Sometimes it's hard to find a middle point between the two extremes of being confrontational and being a milktoast.
There are certain horses whom I find particularly challenging in this respect. Ahem, did I say "appaloosas"? Surely I wouldn't say something as racist as that?
Today, however, the challenging horse was not in fact an Appie but a buckskin Quarter Horse mare, about seven years old.
The owner has four horses and a donkey. She saved the buckskin mare for last, after the other equids had proven themselves to be gracious and cooperative. I was warned me that the buckskin was occasionally aggressive and often not cooperative and that I shouldn't worry if I couldn't get much done.
The owner was really nice to work with, because she knows all her horses very well and has a good relationship with each one, as well as helpful insight into both their character and their physical condition. It was no different with the "difficult" mare. The owner really loves her in spite of/because of her strong-willed nature and was able to help me with her, rather than just standing there randomly saying "Whoa! Steady!" and apologizing for the horse - which is what some people do.
I think it was because of the very good relationship this mare has with her human (who understands and appreciates her character, while at the same time insisting on certain improvements in the behavior resulting from that character) that the horse was able to help me figure out how to "deal with" her.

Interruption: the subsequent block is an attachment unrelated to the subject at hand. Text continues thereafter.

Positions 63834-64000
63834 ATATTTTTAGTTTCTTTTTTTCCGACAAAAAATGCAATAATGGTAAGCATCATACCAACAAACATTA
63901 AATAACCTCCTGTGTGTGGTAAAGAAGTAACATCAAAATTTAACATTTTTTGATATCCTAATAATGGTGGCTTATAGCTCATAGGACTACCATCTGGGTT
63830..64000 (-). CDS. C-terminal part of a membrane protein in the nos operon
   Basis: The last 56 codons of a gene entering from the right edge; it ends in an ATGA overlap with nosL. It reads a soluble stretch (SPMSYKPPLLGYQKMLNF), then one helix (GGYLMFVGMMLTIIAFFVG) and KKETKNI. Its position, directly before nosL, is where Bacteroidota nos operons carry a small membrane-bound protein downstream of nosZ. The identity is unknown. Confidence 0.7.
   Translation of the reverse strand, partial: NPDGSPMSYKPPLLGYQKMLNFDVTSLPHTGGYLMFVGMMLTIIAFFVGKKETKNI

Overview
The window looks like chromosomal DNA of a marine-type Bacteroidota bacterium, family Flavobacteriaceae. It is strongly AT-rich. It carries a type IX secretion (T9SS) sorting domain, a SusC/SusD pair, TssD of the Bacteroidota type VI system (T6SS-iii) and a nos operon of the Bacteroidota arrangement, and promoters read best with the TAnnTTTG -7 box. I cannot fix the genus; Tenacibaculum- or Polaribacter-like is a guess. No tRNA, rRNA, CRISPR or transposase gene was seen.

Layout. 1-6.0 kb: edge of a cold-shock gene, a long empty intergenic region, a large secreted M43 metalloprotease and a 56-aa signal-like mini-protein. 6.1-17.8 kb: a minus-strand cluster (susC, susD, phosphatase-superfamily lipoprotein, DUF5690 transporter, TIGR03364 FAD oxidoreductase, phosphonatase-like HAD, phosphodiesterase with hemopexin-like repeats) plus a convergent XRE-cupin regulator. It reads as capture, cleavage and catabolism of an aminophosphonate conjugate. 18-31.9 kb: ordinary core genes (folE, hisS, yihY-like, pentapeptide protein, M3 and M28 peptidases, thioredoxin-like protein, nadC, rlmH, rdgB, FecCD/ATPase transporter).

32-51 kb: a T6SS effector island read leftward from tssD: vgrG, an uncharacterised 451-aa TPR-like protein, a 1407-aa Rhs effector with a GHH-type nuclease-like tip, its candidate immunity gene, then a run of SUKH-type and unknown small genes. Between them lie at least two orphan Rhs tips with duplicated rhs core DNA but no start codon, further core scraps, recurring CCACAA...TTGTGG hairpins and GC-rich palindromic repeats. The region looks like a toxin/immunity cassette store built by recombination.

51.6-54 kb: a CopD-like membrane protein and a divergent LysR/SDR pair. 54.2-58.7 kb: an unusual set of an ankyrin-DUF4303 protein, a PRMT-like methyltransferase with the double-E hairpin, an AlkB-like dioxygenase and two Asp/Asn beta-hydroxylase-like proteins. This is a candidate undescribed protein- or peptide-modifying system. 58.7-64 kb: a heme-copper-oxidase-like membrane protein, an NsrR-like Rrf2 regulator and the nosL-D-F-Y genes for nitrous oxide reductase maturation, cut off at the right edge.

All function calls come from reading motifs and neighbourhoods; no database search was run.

It seemed that the following were good approaches to adopt:
1. not to be bossy or confrontational;
2. not to be intimidated;
3. to allow the mare to express a certain imperiousness - e.g. allowing her to snatch her leg away; but at the same time
4. to keep asking for more help and cooperation;
5. to ask and expect her to give me her leg of her own accord; and
6. to remind her - if she forgot and became too engrossed with her haynet - that I was standing there waiting for her to pick up her foot.
By the time I was working on the hind legs, she was picking up her foot freely and leaving it on the stand.
The owner was relieved, as there have been some tussles in the past with this mare and the farrier.
As I drove away, I reflected that I felt it really was the horse who had been the instructor somehow, that she had firmly and kindly shown me how she wanted things done, and had rewarded me when I figured it out.